Tags: Faber | Invest | India

Faber: Invest in India Later This Year

Wednesday, 04 Jan 2012 08:20 AM

Gloom, Boom and Doom editor Marc Faber says investors should hold off buying India's stocks even though its government will allow individual foreign investors direct access to the Sensex beginning Jan. 15.

"What we will have in 2012 is initially maybe some further weakness in emerging economies against the US market and then a major low in emerging stock markets, including, India," Faber told CNBC.

"I was looking for India to bottom out the Sensex between 12,000 and 15,000 and we are getting there slowly."
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Investing in the U.S. is "correct for the next three months or so but I would rather be looking at an entry point in markets like India over the next six to nine months," says Faber.

 faber200.jpg
 Marc Faber
(Newsmax file photo)
Forecasting free markets is very difficult, Faber notes, but today’s markets are manipulated, not free.

"If the S&P drops another 10 percent you can be sure that there will be more QE (quantitative easing) in the U.S.," Faber says. "So the markets would be supported by additional liquidity injections."

Faber advises investors to distinguish between precious metals and industrial commodities. "My concern is that the Chinese economy is going to be weaker than is expected and that the demand for industrial commodities will probably disappoint," he says. "So I am not particularly keen on buying industrial commodities at this stage."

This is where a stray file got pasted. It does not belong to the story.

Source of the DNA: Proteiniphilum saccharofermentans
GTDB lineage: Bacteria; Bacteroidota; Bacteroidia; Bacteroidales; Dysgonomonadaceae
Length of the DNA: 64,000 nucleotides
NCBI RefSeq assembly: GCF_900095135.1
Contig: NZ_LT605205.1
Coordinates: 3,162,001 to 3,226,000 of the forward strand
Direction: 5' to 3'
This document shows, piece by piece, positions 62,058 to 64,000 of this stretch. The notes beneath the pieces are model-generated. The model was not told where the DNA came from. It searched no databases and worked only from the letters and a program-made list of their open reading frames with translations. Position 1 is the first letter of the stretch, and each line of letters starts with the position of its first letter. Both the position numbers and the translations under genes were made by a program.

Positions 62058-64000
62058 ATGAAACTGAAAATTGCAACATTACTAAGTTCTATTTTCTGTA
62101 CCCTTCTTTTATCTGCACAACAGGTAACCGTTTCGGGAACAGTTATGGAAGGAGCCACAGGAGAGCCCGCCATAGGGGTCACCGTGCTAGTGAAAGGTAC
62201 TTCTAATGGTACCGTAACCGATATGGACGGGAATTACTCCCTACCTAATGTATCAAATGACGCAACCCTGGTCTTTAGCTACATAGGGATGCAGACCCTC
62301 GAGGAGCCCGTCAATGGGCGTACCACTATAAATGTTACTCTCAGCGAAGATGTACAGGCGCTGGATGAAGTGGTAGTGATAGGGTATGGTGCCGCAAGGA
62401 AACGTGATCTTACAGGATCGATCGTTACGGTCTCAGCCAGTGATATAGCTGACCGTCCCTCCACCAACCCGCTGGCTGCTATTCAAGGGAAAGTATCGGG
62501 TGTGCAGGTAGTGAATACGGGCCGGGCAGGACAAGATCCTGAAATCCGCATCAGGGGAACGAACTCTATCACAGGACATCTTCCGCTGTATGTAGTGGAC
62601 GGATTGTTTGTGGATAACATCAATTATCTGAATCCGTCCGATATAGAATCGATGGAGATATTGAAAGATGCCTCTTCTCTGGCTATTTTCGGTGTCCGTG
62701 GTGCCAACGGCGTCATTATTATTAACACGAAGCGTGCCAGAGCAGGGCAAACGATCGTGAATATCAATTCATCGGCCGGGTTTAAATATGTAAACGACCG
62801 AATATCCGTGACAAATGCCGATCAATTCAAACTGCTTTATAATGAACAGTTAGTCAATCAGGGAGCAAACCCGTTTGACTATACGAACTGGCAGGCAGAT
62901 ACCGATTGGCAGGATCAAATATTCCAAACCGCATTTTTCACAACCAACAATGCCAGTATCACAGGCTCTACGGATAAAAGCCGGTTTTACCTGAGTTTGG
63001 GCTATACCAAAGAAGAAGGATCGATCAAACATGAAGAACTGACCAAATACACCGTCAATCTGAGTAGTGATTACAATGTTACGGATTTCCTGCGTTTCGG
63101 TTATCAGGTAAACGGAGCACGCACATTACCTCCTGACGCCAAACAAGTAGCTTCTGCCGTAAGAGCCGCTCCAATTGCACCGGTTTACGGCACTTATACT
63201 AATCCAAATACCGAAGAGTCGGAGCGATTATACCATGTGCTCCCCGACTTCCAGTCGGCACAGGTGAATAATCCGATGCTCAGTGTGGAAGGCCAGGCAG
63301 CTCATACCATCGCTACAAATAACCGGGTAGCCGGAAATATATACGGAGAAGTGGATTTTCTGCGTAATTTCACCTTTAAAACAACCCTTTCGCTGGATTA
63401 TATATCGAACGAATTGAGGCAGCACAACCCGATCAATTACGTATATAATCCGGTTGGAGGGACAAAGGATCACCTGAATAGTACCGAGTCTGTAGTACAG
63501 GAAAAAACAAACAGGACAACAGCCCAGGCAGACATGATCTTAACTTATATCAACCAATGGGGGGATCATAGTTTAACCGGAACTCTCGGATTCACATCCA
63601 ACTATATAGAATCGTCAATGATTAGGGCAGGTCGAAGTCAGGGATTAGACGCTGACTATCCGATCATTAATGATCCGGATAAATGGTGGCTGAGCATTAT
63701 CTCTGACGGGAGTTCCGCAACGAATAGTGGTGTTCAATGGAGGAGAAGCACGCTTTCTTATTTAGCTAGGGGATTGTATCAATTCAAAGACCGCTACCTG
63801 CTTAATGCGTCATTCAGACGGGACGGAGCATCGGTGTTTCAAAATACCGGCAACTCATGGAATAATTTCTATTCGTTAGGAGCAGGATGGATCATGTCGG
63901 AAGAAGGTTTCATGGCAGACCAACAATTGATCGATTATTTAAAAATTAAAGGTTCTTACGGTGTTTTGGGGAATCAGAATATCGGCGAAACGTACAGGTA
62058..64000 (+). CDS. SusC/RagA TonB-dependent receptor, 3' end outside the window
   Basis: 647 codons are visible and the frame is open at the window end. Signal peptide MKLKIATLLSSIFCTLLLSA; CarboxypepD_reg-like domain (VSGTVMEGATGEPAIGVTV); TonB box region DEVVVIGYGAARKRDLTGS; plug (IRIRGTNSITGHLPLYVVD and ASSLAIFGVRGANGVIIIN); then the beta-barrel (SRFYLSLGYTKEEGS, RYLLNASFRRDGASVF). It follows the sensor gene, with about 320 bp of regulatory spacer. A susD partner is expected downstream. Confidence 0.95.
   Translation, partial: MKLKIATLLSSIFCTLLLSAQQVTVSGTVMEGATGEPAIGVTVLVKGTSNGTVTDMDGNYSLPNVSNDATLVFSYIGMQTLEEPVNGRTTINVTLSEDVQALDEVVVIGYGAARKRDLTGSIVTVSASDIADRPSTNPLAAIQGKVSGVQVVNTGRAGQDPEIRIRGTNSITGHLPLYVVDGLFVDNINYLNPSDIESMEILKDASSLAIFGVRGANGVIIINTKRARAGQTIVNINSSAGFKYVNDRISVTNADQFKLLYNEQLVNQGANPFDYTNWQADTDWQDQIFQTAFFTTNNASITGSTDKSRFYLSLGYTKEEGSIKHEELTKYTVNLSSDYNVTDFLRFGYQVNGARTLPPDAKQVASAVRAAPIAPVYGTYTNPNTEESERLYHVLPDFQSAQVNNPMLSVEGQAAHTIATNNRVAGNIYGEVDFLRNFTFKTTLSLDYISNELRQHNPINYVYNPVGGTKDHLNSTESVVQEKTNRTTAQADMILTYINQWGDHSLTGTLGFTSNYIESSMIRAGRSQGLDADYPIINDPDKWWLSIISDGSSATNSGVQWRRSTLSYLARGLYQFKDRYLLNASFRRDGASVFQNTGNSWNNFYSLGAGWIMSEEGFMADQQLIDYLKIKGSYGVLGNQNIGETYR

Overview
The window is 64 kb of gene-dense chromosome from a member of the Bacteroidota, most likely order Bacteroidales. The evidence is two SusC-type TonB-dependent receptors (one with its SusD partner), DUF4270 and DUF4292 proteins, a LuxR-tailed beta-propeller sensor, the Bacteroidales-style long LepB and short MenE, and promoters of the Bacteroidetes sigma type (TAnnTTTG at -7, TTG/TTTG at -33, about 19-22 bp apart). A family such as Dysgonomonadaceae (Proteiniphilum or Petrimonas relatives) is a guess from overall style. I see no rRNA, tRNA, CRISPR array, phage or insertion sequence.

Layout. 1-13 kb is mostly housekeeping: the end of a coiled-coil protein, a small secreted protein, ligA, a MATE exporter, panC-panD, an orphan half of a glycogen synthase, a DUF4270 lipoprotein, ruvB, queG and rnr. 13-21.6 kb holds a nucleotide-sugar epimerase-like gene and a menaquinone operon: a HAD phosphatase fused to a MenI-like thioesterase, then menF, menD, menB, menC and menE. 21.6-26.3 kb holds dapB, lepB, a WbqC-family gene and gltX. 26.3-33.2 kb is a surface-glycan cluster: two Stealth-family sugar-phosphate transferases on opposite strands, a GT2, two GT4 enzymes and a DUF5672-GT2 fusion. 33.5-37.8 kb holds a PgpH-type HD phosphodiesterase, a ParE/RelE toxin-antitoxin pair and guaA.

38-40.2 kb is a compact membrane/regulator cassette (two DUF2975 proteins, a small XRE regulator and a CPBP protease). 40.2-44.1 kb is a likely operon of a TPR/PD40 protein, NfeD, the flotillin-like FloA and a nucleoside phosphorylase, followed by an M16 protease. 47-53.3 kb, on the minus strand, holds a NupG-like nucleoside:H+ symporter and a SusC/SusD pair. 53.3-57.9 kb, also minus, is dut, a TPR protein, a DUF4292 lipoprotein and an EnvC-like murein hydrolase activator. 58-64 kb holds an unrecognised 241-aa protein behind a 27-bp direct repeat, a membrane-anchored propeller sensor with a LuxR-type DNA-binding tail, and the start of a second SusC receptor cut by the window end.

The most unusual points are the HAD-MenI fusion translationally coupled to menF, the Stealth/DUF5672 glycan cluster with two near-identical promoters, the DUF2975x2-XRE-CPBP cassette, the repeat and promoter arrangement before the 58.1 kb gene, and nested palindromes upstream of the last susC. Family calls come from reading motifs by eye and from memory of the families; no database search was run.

"In the case of gold … we had a 10-year bull market and we peaked out in dollar terms on September 6. 2011 at $1,921 per ounce … and we are in a correction phase."

Faber believes this correction phase is not completely over. "We may have a trading rebound year -trading rally and then some further weakness into possibly February-March and then probably a major low," Faber says.

"Then the question will be whether the precious metals rally again and will they exceed the peak of 2011 or not."

Forbes reports that, according to In the Kitco News Gold Survey, 14 out of 32 respondents surveyed on gold prices see prices up, while four see prices down, and one was neutral. Respondents included bullion dealers, investment banks, futures traders, money managers and technical chart analysts.

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